No More SQL! – How Drop-Downs become a Query

Explore Analytics empowers user to understand information through advanced analytics using an intuitive, self-service user-interface.

It does this by allowing non-technical users to generate powerful visualizations using drag-and-drop selections and drop-down choices, rather than needing scripts, code, or database work.

For many who’ve worked with business intelligence tools in the past, this may be a conceptual adjustment. As such, I’m frequently asked the question, “Where do I put the SQL?” In fact, Explore Analytics makes it even easier — allowing you to do a lot of what you did before in SQL using an intuitive graphical interface.

To show you what I mean, we’ll walk through an example that shows how we build queries easily, and how you can shift away from writing code to getting information.

Let’s suppose I have a sales database, and I’d like to understand how my customers in the US are paying for my products.

In Explore Analytics, I can analyze this easily using a couple easy drop-down selections:

Screenshot 2015-12-31 13.16.45

I’ve created a report on my Payment table, categorized by payment Processor, and filtered where Currency = USD.

Behind the scenes, this report will be translated into this query:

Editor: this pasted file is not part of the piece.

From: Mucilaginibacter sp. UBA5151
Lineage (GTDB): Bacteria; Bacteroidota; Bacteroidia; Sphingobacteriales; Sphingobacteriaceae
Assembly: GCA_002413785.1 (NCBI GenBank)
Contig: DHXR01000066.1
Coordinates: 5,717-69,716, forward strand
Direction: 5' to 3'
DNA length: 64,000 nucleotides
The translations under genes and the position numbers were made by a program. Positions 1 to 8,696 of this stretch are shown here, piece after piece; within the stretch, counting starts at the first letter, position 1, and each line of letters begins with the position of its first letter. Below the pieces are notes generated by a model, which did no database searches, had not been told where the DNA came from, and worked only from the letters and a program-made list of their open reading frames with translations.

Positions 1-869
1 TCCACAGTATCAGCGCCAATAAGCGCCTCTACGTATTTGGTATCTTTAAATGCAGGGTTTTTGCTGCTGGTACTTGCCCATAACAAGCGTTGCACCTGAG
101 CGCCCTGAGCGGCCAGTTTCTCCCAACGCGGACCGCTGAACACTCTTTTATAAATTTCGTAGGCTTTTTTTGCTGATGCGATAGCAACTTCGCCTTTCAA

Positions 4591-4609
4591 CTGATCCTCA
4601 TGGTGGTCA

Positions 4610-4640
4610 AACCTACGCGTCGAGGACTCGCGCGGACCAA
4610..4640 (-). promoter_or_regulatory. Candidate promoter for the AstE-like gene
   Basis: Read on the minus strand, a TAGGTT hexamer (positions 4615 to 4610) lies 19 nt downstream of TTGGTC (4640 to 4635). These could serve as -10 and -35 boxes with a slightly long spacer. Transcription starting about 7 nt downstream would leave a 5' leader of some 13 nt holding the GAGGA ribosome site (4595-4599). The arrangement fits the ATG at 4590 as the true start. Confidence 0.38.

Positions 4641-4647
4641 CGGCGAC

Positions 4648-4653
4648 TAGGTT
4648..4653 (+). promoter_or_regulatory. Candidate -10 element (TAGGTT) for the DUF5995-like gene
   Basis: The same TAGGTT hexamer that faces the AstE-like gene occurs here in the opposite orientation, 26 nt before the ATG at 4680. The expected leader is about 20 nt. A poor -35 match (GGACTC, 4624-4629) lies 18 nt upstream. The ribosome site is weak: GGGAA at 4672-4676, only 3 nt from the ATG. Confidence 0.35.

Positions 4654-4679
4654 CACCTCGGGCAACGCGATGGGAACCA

SELECT `processor`, COUNT(*)
FROM `demo_payment`
WHERE `currency` = ?
GROUP BY `processor`
The SELECT clause comes from the view’s Category and Value fields.
The COUNT function applies to the view’s Value field.
The FROM clause comes from the view’s table.
The WHERE clause comes from the view’s filter.
The GROUP BY clause comes from the view’s Category field. (If there are additional Category fields, there will be additional groupings).
In this straightforward example, you can see that a business user doesn’t need to think in terms of SQL or in terms of programming code to build a query; instead, the user is just handling the objects they’re interested in understanding. If we had selected the Customer Country field, for example, the Customer table would have been automatically added to the query.
Explore Analytics performs additional calculations on top of the queries that return. For example, the SQL returns a count for Mastercard and a count for Visa. Explore Analytics goes on to calculate the % of Total for the value labels on the pie chart.
As you can see, even in an easy use case, any user can run the sorts of queries that you may be used to be using SQL for, without having to break open a line.
Moreover, the real differentiation comes when you look at a more advanced example:
Screenshot 2016-01-08 18.34.48
There’s a few things going on in this mash-up view:
  • The Calls query is running against a SQL database.
  • The Incidents query is running against an application API (ServiceNow)
  • The Ratio calculation is combining against those two data sets in real time.

Without copying data, and without creating a database view, any business user can query multiple data sources and combine the information together.

No SQL statement or statements alone could combine the data as above; you would need to write SQL statements and SOAP API calls, and then write additional code to combine the data together.

Instead, with Explore Analytics’ intuitive user interface, the calculation looks simply like this:

Screenshot 2016-01-08 18.44.08
So instead of asking, “Where do I put the SQL?” you can start to ask, “What problems do I want to solve?”